11 Ch. 2 Program Eligibility from participation in the FSA programs under a termination, show-cause, suspension, or similar type proceeding initiated by the school s state licensing agency, accrediting agency, guarantor, or by the Department. Under a contractual agreement, the eligible school is always the home school. The home school performs all the aid processing and disbursement functions for its students attending the ineligible school or organization. The home school is responsible for maintaining all records necessary to document student eligibility and receipt of aid (see Chapter 7). For schools in a contractual agreement, there is a limit on the portion of the program that can be offered by the ineligible school. If both the home and ineligible schools are owned or controlled by the same individual, partnership, or corporation, no more than 25% of the educational program can be provided by the ineligible school. If the two schools are separately owned or controlled, the ineligible school can provide up to 50% of the educational program. However, in the case of separately owned schools, if the contracted portion is more than 25% of the program, the home school s accrediting agency or state agency (in the case of a public postsecondary vocational institution) must determine and confirm in writing that the agreement meets its standards for contracting out education services. Study Abroad or Domestic Exchange Programs A study abroad program must be part of a written contractual or consortium agreement between two or more schools. The study abroad program does not have to be a required part of the eligible program at the home school in order for the student to be eligible to receive FSA funds, but the credits earned through the study abroad or exchange program must be acceptable toward graduation in the student s program by the home school. When there is a written arrangement between eligible schools, any of the schools participating in the written arrangement may make FSA program calculations and disbursements without that school being considered a thirdparty servicer. This is true even if the student is not taking courses at the schools that is calculating and disbursing the aid. Students enrolled in study abroad programs with costs of attendance higher than those of the home school should have those costs reflected in the cost of attendance on which their aid is based. This may result in a student being eligible for additional FSA funds, including a higher Pell award, not to exceed the Pell award maximum. Types of Study-Abroad Programs Study abroad program configurations include: A home school sends students to a study abroad program at an eligible or ineligible foreign (host) school. The home school must have a consortium or contractual agreement with the foreign school. A home school allows a student to complete a portion of the student s program at an eligible host school in the United States and that host school offers a study abroad program in conjunction with either an eligible or ineligible foreign school. 2 25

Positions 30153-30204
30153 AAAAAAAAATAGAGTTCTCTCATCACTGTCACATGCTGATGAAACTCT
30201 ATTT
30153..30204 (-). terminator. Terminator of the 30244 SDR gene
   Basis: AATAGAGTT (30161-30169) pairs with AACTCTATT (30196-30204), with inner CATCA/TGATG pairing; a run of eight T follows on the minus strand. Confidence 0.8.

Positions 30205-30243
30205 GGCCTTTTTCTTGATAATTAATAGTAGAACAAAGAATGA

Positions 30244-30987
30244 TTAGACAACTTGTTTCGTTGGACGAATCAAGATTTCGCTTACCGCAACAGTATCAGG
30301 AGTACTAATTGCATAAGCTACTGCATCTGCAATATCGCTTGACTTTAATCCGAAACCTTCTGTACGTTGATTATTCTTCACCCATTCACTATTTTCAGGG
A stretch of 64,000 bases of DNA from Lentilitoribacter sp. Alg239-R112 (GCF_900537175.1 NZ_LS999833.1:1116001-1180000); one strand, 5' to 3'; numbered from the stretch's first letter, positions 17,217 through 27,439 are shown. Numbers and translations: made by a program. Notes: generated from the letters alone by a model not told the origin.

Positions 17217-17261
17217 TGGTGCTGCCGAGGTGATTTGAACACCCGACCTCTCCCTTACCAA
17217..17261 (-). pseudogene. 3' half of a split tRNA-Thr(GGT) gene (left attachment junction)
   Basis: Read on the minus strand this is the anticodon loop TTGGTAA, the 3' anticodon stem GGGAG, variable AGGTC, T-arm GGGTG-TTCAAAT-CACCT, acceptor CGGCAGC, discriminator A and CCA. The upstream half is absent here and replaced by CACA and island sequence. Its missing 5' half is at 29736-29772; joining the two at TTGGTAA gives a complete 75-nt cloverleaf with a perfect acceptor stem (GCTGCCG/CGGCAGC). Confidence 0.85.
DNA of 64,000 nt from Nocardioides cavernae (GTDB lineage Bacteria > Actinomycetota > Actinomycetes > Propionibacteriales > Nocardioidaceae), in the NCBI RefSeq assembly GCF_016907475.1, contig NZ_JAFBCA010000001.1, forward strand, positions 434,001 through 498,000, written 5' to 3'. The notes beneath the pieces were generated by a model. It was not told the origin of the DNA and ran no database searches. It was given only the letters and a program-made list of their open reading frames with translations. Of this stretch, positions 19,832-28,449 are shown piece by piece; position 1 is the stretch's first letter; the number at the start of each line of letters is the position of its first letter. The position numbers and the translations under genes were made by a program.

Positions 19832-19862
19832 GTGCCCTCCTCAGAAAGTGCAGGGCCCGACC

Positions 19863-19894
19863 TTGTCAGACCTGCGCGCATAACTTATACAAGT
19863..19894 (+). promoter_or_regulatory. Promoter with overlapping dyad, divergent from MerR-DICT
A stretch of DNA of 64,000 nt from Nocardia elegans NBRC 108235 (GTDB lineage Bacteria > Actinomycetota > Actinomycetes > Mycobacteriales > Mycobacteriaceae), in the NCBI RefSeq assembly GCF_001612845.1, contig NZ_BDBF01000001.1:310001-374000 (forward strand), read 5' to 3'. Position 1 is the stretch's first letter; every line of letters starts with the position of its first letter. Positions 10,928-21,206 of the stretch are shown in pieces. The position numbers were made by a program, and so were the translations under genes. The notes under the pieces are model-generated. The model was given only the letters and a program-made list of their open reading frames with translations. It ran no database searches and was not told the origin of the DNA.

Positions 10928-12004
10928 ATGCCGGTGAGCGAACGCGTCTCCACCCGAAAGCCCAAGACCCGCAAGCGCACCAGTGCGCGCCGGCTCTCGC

12 Volume 2 School Eligibility and Operations, Changes to distance education & telecommunications Pursuant to the HERA 2005, telecommunications courses are no longer considered correspondence courses, thus the 50% limits on correspondence courses and students no longer apply. The definition of correspondence course was revised and a new definition of telecommunications course was added to 34 CFR Federal Register, August 9, Pursuant to HEOA 2008, the definition of telecommunications was removed from 34 CFR and the statutory definition of distance education was added. Federal Register, October 27, State process for complaints Note that under 34 CFR (b) you must provide state contact information to students or prospective students for filing complaints in each state in which you operate. (See Chapter 6 for the school consumer information requirement.) Accreditation for distance education The Department reminded schools in September 2006 that distance education programs must be evaluated by an accrediting agency that is recognized by ED for the purpose of evaluating distance education. This letter included specific instructions on notifying ED if the school intended to seek new accreditation, and updating the E-App to reflect changes to the school s accreditation. GEN Telecommunications & correspondence study at foreign schools A program offered by a foreign school in whole or in part by telecommunications, by correspondence, or as a direct assessment program is not an eligible program. 34 CFR (d) The home and host schools in the United States must have a consortium agreement. The host school in the United States must have a consortium or contractual agreement with the foreign school. A home school has a written arrangement with a study abroad organization that represents one or more foreign schools instead of a separate agreement directly with each foreign school that its students are attending. For purposes of administering the FSA programs, the written agreement between the eligible institution and the study abroad organization must adequately describe the duties and responsibilities of each entity and meet the requirements of the regulations. A variant of the study abroad program occurs when a home school sends faculty and students to a foreign site. This does not represent a consortium or contractual study abroad program. Rather, the foreign site is considered an additional location under 34 CFR DISTANCE EDUCATION & CORRESPONDENCE STUDY Schools use distance education and correspondence courses to respond to students needs for alternatives to the schedules and locations at which courses traditionally have been offered. A school may not refuse to provide FSA funds to a student because he or she is enrolled in correspondence or distance education courses unless the courses are not part of an eligible program. Some participating institutions contract with distance education providers that are not eligible to participate in the FSA programs. These participating institutions must ensure that they do not exceed the limitations on contractual arrangements (see previous section). Distance Education A distance education program at a domestic school is considered an eligible FSA program if it has been accredited by an accrediting agency recognized by the Department for accreditation of distance education. It is not subject to the rules that apply to correspondence coursework, which are discussed in the next section. Distance education means education that uses certain technologies to deliver instruction to students who are separated from the instructor, and to support regular and substantive interaction between the students and the instructor. The interaction may be synchronous (student and instructor are in communication at the same time) or asynchronous. The technologies may include the Internet, audio conferencing, or one-way and two-way transmissions through open broadcast, closed circuit, cable, microwave, broadband lines, fiber optics, satellite, or wireless communications devices. 2 26